926    MAY 18, 2014:   Meteor Watch, May 24
A high school demonstration that I performed to explain the effects of gas pressure on comets involved putting a dry ice pellet into a plastic film canister. Students were then told to attach the lids, and I continued to present until unexpectedly, there was a loud pop and a lid jetted six feet into the air. Within seconds a dozen or so canisters fired and there was ďchaos in the classroom.Ē There was no bringing them back from that one except the passing bell to the next class. The point is that this is exactly what happens as a comet, which is like a dirty snowball, approaches the sun. Comets which have had repeated passages around Sol have picked up their share of dark surface grit which is a good absorber of sunlight. The sun bakes the cometís surface causing the ices beneath it to change directly from a solid into a gas (sublimation), putting outward pressures on the crust which eventually cracks and ejects these gases and the dust into space. The ultraviolet light of the sun causes the gases to fluoresce (glow), while the dust tags along the cometís orbital path creating its two distinctive (ion and dust) tails. If the dross crosses the Earthís orbital plane at the Earth-sun distance as our planet moves through it, we get a meteor shower. Thatís exactly what will be happening on the morning of May 24. Minor Comet 209P/LINEAR which recently had a small orbital change induced by Jupiterís gravity has already passed the Earth, and we are scheduled to encounter its debris on the 24th between 1:40 and 5:50 a.m. EDT. Peak hourly rates are predicted between 20-140 events from a rural locale. The meteors are expected to be distinctively slow moving, bright, and radiating from near the North Star. So get your sleeping bag, air mattress, ground tarp, and ď5 hour ENERGYĒ drinks ready. Face north, position your eyes a little above mid-sky, and prepare yourself for a ďpoppingĒ good night.

[Camelopardalids Radiant]
"X" marks the spot from where the meteors will be radiating on the morning of May 24. Meteor rates will vary between 20 to 140 events from a rural locale according to current predictions with maximum rates occurring around 3:15 a.m. Graphics by Gary A. Becker using Software Bisque's The Sky...

927    MAY 25, 2014:   Mercury for Memorial Day Weekend
Sunday evening, May 25, Mercury is at its greatest eastern elongation from the sun. Just what does that mean? Since we are viewing Mercuryís orbit nearly edge on, as the Messenger God revolves around the sun, it appears to shift from one side of the sun to the other side. Any elongation of a planet from the sun simply means the angular distance separating the planet from Sol. If Mercury is to the left of the sun, the Messenger God is visible in the WNW after sundown and is located to the sunís east, even though it will be setting after sundown in the west, just as the sun did. When an inferior planet, a planet that is closer to the sun than the Earth, reaches its farthest distance to the sunís east, it is termed the angle of greatest eastern elongation. That is what happens on Sunday to Mercury. This is a favorable elongation because in the spring the ecliptic, the Earthís orbital plane, is inclined at a steep angle to the horizon in the evening sky, so elongations of Mercury will place the planet high above the sun and allow it to be seen well after sundown. In fact on May 25, Mercury sets one hour, 50 minutes after sunset, so if weather conditions permit, this is a premier opportunity to view the classical planet which is deemed the most difficult to see. Wait until about 45 minutes after sundown and bring along binoculars to help make Mercury more accessible against a brighter sky. Mercury will still be at an altitude of 10 degrees, but a good western horizon free from any obstructions is still necessary. This often makes high-rise apartments in urban locales with western exposures ideal for spotting Mercury, especially with a little optical aid. Donít miss Jupiter 20 degrees to the left and above Mercury for added enjoyment. By Friday, May 30 a razor thin waxing crescent moon is to the left of Mercury, below Jupiter on the following evening, and to Jupiterís left by Sunday, June 1. Good observing!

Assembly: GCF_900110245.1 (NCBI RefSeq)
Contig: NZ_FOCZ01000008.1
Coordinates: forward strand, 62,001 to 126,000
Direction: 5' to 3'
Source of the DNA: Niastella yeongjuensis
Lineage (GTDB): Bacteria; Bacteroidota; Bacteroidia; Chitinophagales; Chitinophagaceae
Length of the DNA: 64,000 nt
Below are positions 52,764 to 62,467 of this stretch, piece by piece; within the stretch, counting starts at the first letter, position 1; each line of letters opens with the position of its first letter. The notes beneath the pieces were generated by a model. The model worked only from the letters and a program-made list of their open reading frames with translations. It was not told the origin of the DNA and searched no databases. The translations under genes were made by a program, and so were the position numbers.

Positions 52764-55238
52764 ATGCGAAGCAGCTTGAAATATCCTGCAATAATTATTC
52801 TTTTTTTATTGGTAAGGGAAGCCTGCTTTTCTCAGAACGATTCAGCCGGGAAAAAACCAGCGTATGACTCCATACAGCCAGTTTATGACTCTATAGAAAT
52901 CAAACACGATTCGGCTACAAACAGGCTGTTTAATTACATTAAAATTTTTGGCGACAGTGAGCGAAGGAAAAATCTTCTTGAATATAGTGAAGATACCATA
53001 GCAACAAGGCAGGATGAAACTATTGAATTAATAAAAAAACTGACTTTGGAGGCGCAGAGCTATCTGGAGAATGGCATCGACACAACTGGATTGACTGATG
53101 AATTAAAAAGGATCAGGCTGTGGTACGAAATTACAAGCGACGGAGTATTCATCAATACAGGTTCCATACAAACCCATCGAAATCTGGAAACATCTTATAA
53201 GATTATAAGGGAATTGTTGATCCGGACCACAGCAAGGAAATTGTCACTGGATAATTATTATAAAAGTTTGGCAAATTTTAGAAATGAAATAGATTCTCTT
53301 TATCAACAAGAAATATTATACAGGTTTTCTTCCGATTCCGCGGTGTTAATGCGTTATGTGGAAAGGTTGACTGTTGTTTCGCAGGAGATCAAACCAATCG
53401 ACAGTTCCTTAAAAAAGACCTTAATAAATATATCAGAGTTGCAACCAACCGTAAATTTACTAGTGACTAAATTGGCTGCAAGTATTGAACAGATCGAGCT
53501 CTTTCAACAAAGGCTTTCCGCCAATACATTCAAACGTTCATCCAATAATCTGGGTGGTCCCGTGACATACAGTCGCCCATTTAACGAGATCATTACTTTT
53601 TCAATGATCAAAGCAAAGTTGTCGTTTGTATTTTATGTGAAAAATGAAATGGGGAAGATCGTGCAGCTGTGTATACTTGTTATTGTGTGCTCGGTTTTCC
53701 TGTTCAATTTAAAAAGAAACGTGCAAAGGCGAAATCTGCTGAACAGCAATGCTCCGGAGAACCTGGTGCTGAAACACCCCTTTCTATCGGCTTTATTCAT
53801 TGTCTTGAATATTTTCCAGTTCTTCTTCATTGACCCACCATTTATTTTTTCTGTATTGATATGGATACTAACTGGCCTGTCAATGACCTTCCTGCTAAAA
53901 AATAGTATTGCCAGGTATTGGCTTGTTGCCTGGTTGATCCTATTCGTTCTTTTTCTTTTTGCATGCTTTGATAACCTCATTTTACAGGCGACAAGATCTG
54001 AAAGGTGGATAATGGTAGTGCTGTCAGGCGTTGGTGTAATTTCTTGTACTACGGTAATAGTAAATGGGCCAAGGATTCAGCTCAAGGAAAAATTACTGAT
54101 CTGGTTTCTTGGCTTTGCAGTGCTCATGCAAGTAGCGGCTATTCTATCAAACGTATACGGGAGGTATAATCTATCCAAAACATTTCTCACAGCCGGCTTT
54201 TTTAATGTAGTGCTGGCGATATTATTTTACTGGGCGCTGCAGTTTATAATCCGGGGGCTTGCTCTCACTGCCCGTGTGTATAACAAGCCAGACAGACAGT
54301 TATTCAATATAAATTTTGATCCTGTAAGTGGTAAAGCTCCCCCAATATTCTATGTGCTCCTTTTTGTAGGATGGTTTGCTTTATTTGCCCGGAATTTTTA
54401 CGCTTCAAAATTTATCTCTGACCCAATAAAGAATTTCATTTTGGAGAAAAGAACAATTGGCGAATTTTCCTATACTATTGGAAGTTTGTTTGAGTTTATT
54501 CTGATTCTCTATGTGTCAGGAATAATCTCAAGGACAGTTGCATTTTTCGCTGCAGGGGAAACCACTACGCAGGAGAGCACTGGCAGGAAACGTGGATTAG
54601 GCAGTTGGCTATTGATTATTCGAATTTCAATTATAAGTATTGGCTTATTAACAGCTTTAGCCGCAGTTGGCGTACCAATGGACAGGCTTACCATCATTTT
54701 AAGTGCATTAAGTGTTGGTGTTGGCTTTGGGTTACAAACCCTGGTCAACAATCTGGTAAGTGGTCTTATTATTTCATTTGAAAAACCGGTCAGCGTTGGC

[May Star Map]

[May Moon Phase Calendar]